If you’ve been following me for a while, you know I thrive on pushing my mind and body to the edge:

  • Doing yoga classes for 30 days.
  • Drastically changing my diet to vegan/vegetarian.
  • Scaling unthinkable crazy hills.

“What’s the point of these challenges?” I’m frequently asked.  I always answer with a quote from George Bernard Shaw:

“I want to be thoroughly used up when I die.”

This weekend I organized a Meetup.com hike to one of my favorite places, Highland Forest. Something happened on the hike that exposed one of my flaws.

Highland, located 60 miles southeast of Syracuse, is known as the “Adirondacks of Central NY.” The oldest park in Onondaga County has 20 miles of year-round trails, six square miles of rugged mountainous terrain, and over 2,700 acres of gawjuss forest.

I was joined by new friends Dave, Adina, Tom, and John on Saturday’s nine mile trek on the Main Trail.

About a half mile into our adventure, I paused to tell the group, on occasion, I take a wrong turn and get off track. “Don’t assume I’m going the right way. Always be looking for the orange markers on the trees designating the Main Trail.” I said.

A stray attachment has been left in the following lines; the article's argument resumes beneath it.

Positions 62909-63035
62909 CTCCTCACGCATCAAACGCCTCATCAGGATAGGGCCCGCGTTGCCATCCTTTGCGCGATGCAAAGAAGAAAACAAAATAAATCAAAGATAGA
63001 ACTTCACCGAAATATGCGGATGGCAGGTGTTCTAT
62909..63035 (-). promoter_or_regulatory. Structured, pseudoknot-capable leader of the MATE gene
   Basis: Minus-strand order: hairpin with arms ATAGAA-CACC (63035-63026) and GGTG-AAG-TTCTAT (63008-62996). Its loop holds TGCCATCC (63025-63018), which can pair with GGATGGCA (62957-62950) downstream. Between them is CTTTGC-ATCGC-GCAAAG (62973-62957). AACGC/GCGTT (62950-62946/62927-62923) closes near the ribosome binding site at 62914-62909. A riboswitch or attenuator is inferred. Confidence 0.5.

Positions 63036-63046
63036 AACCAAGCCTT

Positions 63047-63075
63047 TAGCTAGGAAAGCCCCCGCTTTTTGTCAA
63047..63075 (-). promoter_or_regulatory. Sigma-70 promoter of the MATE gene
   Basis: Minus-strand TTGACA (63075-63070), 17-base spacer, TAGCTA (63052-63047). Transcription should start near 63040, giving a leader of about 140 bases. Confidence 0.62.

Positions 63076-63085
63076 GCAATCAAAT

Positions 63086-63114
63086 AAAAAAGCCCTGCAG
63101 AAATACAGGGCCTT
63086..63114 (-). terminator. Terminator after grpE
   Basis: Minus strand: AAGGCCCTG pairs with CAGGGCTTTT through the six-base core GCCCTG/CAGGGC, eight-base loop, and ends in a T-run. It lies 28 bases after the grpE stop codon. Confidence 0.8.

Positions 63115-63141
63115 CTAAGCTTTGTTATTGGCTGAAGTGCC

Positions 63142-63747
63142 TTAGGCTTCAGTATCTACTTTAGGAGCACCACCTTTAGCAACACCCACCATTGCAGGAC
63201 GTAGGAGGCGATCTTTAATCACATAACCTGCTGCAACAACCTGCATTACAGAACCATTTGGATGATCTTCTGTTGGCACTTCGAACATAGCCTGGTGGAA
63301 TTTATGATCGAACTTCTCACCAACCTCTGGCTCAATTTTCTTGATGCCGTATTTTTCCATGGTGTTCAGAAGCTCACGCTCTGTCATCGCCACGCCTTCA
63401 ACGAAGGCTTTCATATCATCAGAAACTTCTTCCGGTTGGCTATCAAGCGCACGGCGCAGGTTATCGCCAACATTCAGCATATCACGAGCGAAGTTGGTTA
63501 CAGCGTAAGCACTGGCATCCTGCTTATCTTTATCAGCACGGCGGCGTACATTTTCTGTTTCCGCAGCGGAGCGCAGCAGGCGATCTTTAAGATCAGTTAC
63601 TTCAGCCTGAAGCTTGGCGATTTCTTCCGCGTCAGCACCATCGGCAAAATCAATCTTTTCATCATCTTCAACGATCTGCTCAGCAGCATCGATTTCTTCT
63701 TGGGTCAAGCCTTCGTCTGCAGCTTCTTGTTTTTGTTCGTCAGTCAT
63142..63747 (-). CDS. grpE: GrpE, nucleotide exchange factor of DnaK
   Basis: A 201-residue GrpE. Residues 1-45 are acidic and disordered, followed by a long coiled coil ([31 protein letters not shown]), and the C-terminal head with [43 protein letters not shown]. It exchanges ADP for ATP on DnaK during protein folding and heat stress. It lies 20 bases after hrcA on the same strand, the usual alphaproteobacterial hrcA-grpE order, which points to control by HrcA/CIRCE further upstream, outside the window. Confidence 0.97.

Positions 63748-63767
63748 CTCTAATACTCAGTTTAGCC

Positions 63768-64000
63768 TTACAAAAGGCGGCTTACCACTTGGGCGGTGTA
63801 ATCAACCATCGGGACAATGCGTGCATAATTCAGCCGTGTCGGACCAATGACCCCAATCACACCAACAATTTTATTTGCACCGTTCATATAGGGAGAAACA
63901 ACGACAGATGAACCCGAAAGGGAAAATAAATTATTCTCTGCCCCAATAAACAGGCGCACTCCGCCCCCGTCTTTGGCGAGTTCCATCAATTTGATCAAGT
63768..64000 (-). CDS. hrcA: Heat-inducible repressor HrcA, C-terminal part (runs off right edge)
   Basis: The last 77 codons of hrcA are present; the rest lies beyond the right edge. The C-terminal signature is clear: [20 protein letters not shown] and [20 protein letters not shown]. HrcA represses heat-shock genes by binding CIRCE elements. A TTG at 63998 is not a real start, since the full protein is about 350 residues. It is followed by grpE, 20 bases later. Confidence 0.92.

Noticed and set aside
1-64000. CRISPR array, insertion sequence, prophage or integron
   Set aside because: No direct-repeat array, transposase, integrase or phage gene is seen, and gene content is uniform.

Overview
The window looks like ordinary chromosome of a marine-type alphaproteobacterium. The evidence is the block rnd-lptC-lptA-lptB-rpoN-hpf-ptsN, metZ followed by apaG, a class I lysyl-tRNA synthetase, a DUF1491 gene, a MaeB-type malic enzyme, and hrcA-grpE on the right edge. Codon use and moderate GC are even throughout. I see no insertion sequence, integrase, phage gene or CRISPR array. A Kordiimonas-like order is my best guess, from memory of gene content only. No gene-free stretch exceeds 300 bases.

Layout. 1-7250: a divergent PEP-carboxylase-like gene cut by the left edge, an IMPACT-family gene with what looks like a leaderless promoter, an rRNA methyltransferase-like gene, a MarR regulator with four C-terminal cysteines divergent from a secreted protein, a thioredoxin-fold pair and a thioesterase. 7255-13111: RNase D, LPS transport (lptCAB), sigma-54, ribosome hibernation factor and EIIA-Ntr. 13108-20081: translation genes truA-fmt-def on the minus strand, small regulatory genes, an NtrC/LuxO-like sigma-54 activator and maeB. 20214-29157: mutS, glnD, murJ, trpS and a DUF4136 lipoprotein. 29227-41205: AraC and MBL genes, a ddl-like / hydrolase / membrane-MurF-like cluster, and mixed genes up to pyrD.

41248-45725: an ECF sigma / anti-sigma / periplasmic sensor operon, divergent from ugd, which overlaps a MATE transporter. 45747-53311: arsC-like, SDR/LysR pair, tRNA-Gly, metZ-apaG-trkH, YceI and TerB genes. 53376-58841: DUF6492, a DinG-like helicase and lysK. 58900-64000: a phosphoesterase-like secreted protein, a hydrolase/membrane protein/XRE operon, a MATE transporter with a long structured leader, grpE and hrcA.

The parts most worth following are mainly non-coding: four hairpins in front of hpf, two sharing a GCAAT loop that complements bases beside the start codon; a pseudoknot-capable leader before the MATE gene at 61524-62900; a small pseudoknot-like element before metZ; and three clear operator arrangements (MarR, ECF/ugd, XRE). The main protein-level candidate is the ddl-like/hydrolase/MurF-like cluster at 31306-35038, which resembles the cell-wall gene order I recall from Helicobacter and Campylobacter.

I can’t tell you how many times I got lost in the beauty of Highland. I’m either preoccupied with listening to my iPod or enjoying the magnificence of this unique place.

There have been several times when I took a right when I should have taken a left. I’ll tell ya, it’s a scary experience being in the middle of nowhere and not knowing which way to turn. (The last time I got lost I purchased a compass. Now I can’t find it. Go figure. 😉 )

Sure enough, after letting my team know I occasionally lose my direction, 10 minutes later, I took a left when I should have gone right. “Steve! Steve! You’re going the wrong way!” they said with a laugh. That’s when I slapped the top of my forehead with the base of my right hand. “See, I told ya!” I said grinning ear to ear.

On this day I was the so called, “leader.” I let my constituents know in advance I’m not perfect. Why would I do that?

I care about my team. I was concerned about their well being. My focus was getting everyone to the destination, safe and sound.

In the book “Good To Great,” author Jim Collins discovered Level Five leaders, those that were best in class leading great companies, had a blend of extreme personal humility and an unrelenting resolve towards their personal and professional life.

Humility. Understanding it’s not about you. Realizing it’s ok to show the team your strengths and weaknesses.

Your people don’t want to work for a super hero. Someone who’s perfect. That type of leader is unapproachable.

Your people want to know they’re working for a human being.

Humans are flawed. Show them everything. Warts and all. If you do, the team will run through a brick wall for you.

In the comment section below, describe a time when you saw a leader show a weakness or they committed a faux pas. What was the experience like?

Share This